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Aeronautics and Aerospace Open Access Journal

Mini Review Volume 1 Issue 2

Telemedicine and aviation

Lucas Dos Santos Boneli, Michele Dos Santos Gomes Da Rosa

Microgravity Centre/FACA-PUCRS, Brazil

Correspondence: Lucas dos Santos Boneli, Microgravity Centre/FACA-PUCRS, Porto Alegre/RS, Brazil, Tel 5551999992893

Received: June 08, 2017 | Published: September 27, 2017

Citation: Boneli LDS, Da Rosa MDSG. Telemedicine and aviation. Aeron Aero Open Access J. 2017;1(2):81-82. DOI: 10.15406/aaoaj.2017.01.00011

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The long distance flights around the world are being increase and the way how the medical situations on-board are handled must adapt this increasing. In short flights most part of these situations could be solved by a physician on-board, but himself in a non favorable place and non good conditions could result in a big problem. Telemedicine are pointed as a good tool to help a doctor, or someone trained person to use it, to solve those situations. The cost of telemedicine could be high, but the cost to change the flight plan could be worst, and in some cases could result in a late assistance.


The use of aircraft to travel short and long distance flights is spread all over the world and the knowledge around the flight environment as well. The effects of the flight have been studied since the beginning of commercial flights and nowadays are quite known and discussed among physicians and airline operators. However, the best way to handle it is still a concern and an object of study.

The term “telemedicine” appeared for the first time to help seafarers inside ships that were not carrying any doctor or paramedics onboard.1 According to the authors, this service started around 1920 and the regulations were established in 1927 during the Washington Conference on Telecommunications. It shows the importance of telemedicine in different environments, considering that a ship may take some hours to reach a port, the help of a physician even at a distance might be crucial for the patient health.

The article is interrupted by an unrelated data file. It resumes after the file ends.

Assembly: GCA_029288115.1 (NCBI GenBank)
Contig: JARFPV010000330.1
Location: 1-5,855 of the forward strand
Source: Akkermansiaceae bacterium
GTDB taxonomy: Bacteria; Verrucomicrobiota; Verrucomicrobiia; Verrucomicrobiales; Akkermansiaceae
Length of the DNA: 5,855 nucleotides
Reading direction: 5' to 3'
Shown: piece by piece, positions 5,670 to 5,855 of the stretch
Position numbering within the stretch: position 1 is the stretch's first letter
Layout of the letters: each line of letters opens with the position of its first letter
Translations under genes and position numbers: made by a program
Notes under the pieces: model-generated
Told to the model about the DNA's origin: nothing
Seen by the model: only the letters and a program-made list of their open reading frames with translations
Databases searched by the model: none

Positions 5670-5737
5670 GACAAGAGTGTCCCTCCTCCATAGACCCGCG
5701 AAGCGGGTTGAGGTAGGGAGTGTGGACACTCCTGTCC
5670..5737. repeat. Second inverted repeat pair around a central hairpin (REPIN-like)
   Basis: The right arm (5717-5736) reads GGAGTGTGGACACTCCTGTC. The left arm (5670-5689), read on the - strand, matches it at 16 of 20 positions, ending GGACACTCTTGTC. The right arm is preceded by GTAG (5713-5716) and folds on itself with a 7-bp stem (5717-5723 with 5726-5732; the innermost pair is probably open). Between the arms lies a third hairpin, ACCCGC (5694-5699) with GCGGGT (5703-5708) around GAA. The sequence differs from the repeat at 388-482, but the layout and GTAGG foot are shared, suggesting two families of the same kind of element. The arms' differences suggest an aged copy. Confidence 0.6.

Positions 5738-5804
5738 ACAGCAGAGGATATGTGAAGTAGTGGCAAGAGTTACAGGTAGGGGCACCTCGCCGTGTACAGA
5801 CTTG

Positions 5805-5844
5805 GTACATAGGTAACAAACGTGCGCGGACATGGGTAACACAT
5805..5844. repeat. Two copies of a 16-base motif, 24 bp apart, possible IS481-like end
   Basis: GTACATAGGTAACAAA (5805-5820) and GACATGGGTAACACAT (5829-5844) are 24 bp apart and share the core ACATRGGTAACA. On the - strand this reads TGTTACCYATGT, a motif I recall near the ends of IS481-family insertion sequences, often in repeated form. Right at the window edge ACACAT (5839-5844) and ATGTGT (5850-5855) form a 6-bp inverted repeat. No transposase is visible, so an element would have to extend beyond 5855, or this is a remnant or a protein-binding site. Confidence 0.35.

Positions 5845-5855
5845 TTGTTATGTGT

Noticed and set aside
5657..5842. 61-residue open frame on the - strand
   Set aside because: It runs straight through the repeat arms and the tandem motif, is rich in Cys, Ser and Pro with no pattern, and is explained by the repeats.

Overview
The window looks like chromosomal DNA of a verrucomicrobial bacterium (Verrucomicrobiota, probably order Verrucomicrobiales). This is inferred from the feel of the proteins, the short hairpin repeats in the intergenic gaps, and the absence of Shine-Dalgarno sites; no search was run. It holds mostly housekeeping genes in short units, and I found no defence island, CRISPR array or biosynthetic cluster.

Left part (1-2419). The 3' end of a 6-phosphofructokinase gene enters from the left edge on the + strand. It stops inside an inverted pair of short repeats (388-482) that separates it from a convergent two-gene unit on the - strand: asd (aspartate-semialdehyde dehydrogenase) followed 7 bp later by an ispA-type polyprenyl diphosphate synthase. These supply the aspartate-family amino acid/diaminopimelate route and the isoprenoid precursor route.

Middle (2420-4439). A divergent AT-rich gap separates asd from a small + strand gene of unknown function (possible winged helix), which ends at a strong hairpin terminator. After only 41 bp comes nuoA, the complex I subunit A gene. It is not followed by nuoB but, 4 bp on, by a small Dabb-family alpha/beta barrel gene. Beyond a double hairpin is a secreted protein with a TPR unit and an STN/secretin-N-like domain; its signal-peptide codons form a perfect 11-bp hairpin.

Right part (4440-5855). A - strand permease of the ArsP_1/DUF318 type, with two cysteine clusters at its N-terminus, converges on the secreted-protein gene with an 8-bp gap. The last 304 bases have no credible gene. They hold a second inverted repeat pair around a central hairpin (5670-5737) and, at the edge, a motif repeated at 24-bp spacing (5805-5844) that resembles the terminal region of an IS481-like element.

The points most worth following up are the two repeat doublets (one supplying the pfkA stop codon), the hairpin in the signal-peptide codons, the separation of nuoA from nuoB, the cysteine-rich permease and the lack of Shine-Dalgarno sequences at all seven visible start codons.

In aviation, the use of telemedicine is an increasing trend around the world,2 especially in long distance flights, however, in Brazilian aviation is a recent fact and has not been studied yet. At many cases, the call for doctors on-board the aircraft is still an aid tool for the crew and sometimes are even encouraged by the airlines companies through mileage programs, like “Doctors on Board” in Lufthansa. Nevertheless, there are some legal issues, like passengers that try to assist the doctor due to complications of care and, the most important, the unappropriated environment in which the physician is attending the passenger.

There are some tools to help the physician inside the aircraft, like on-board medical kits and AEDs (Automated External Defibrillators).2 The airplane is not carrying all the equipments that are available in a hospital and even the physician himself is in a different place and, sometimes, he is suffering from headache or other illness that might take him to evaluate the passenger’s medical conditions in a non-precise way. That is why where a second opinion, coming from a remote physician, on the ground, would be powerful and valuable.